3 Common Photography Mistakes

Whether you are shooting with a cellphone, your first point-and-shoot, or a fancy DSLR camera, you want to take the best photographs you can. However, common photography mistakes are made by most photographers when they first begin taking pictures. Learn from, and try to eliminate, these mistakes from your photography, and your pictures will look better immediately.

1. Point and Shoot

The common name for modern, small cameras is point-and-shoot. The name is supposed to imply how easy using them is, not how you are supposed to use them. But this is exactly what most new photographers do, point the camera and push the shutter button.

Sometimes, due to the nature of the shot, you have no choice. But most of the time, the subject of your picture isn’t going anywhere. Take your time. Move around a bit and think about what you are photographing. Move closer and further away. Get down low or find a higher perspective. Taking your time and giving some thought before you shoot the picture will go a long way to improving the outcome.

2. Flash or No Flash

Many people, especially with automatic cameras, let the camera decide whether to use the flash. Most of the time, the camera will make the right choice. But remember, you are the photographer, and it’s your decision whether a flash is needed or not.

Most cameras, even simple models, have the ability to force the flash off or on in a given situation. There are two common situations when you should do this. One is when not enough light exists, and the camera decides to use the flash. Often, this will result in red-eye, harsh light, and deep shadows. Try holding the camera steady and taking the same shot without the flash.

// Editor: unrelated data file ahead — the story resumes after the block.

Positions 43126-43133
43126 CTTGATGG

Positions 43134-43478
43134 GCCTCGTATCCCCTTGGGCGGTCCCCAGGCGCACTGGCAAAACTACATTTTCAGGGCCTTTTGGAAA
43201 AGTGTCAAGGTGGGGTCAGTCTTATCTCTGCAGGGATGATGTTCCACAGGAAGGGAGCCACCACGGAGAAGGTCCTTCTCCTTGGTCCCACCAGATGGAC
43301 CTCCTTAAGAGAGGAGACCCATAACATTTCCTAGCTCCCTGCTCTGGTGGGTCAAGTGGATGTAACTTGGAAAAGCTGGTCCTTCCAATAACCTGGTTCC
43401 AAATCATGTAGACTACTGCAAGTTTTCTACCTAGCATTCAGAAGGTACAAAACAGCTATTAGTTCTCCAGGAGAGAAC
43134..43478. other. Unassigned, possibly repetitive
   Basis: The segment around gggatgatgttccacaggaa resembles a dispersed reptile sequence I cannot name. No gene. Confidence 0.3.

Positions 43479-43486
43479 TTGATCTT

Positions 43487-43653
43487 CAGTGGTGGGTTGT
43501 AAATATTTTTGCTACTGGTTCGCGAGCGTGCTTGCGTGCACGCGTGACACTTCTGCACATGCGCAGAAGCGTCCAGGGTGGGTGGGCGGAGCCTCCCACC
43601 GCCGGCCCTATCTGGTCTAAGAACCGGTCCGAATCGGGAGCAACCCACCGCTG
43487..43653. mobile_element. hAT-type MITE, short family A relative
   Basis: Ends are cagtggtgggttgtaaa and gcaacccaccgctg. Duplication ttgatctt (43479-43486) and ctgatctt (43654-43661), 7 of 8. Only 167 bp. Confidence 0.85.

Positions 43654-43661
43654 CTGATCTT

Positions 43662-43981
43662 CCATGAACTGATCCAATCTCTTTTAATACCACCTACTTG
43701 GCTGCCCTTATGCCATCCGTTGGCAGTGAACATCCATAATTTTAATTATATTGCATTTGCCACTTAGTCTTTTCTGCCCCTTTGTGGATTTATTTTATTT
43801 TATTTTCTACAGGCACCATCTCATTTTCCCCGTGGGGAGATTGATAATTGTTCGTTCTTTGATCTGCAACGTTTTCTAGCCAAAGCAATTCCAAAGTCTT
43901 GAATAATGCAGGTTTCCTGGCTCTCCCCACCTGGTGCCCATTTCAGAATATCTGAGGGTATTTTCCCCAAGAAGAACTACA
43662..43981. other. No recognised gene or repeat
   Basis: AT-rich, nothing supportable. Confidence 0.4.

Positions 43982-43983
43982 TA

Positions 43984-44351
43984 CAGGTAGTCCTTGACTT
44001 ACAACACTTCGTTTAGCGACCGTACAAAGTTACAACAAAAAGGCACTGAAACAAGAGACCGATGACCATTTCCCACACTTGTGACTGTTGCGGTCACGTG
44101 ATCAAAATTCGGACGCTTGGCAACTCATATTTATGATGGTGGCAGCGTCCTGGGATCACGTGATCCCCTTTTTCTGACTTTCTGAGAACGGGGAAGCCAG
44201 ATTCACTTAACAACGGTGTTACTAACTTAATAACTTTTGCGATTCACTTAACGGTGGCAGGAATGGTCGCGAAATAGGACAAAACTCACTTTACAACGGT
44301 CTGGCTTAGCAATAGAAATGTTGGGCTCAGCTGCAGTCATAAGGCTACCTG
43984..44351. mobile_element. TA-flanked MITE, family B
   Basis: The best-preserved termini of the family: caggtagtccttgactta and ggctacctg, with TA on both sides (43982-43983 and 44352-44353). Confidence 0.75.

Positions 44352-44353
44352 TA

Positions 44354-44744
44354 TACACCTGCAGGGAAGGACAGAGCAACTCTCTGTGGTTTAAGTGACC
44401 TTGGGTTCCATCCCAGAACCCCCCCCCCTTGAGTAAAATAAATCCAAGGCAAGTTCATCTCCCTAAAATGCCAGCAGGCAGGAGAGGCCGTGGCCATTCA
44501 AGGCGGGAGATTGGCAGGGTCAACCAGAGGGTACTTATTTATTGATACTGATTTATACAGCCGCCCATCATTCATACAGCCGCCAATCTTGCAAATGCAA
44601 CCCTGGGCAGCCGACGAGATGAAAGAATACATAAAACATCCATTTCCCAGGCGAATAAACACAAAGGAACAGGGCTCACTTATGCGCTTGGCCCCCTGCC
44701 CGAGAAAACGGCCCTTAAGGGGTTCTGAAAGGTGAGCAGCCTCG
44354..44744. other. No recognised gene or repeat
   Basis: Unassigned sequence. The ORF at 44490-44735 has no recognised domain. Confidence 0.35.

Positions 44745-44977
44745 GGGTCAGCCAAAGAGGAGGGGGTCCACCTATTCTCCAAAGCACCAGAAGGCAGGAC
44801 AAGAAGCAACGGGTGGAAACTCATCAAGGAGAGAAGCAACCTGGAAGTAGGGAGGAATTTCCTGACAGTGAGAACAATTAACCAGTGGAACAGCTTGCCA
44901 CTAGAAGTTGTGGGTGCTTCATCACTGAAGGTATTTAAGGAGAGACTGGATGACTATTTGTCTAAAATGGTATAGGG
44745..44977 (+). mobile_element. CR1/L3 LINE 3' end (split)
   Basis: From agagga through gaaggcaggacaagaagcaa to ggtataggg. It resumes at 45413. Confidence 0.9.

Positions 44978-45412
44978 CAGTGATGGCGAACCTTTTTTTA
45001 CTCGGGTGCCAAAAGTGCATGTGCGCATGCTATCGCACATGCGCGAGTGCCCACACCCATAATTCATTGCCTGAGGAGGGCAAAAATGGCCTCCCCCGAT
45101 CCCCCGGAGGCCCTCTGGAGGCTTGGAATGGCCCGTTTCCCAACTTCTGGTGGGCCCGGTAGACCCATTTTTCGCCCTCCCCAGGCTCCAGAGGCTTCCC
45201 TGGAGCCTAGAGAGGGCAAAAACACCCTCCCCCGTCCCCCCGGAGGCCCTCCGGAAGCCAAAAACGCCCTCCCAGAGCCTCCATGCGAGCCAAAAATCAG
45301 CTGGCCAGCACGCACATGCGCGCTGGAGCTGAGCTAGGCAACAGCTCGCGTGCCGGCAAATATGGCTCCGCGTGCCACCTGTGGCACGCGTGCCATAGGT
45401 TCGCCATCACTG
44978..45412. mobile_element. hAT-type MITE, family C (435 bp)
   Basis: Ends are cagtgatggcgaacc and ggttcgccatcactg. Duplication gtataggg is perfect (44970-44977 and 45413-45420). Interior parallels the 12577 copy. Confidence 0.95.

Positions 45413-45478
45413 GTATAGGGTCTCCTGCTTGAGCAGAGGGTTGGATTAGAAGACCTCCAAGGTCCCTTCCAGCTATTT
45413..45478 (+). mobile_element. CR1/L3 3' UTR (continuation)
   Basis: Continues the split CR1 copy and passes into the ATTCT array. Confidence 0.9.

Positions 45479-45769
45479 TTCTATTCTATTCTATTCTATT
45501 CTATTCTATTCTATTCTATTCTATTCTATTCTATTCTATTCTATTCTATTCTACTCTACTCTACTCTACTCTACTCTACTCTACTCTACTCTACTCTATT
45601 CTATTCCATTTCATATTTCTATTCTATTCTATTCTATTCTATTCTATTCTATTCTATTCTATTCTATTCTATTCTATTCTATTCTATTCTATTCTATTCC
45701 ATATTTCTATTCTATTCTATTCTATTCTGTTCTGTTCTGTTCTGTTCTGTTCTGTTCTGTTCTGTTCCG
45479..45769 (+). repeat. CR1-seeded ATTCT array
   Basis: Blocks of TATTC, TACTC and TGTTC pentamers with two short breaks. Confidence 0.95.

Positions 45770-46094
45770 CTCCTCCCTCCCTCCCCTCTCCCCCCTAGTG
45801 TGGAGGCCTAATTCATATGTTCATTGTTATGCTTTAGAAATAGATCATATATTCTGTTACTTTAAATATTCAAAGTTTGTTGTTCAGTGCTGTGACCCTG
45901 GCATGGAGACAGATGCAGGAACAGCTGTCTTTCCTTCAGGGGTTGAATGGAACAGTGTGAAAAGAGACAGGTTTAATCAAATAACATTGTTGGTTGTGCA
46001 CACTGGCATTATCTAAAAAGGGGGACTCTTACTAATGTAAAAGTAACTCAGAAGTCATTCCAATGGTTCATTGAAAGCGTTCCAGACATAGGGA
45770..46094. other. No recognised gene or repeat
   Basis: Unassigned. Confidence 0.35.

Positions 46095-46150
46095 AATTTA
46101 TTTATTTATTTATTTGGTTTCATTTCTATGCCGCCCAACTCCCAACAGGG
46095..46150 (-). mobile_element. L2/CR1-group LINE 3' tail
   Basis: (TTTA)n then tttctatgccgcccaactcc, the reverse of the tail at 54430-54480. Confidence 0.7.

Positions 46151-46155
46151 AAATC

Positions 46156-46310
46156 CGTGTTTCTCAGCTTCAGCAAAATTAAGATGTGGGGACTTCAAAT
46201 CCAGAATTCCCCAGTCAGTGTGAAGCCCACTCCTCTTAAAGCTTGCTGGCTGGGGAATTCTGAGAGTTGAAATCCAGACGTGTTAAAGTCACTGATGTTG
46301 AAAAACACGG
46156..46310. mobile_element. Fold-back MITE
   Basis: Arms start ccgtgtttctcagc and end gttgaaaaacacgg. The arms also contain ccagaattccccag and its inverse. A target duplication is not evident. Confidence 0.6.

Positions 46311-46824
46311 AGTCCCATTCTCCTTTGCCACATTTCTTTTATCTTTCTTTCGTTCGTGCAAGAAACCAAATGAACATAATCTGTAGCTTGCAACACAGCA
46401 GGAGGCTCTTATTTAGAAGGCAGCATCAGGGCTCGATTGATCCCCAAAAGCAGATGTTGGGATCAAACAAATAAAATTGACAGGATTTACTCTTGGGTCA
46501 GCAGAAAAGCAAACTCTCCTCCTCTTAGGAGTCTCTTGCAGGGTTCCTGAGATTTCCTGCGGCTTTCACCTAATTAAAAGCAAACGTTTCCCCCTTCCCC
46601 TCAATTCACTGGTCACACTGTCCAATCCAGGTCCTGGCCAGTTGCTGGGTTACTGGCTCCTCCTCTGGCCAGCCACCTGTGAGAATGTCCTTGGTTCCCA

The other situation is a backlit subject. The most common example of this is someone standing on the beach with the ocean and sky at their backs. Depending on how the camera meters this scene, either the people are too dark, or the sky is too bright.

The way to solve this is to use what is called fill flash. Turn your flash on in this situation, and it will fill in the shadows on the people while letting the sunlight the ocean and sky. Think about whether you really need a flash or not and experiment. You will be pleased with the results.

3. Don’t Break the Button

Most people get excited when they see that perfect scene they want to capture. They bring the camera up and smash the shutter button in their urgency to get the shot. But camera movement is the most common cause of blurry, out-of-focus images, and the major cause of this is pushing the shutter button too hard. Instead, bring the camera up to your eye or at a level where you can see the screen on the back.

Please take a deep breath and let it out. Then slowly roll your finger across the shutter button. This simple technique will eliminate most, if not all, of those ugly blurry pictures. Thinking about and following these three simple tips will move your photography greatly without buying expensive equipment and allow you to skip the trouble of making these common photography mistakes.

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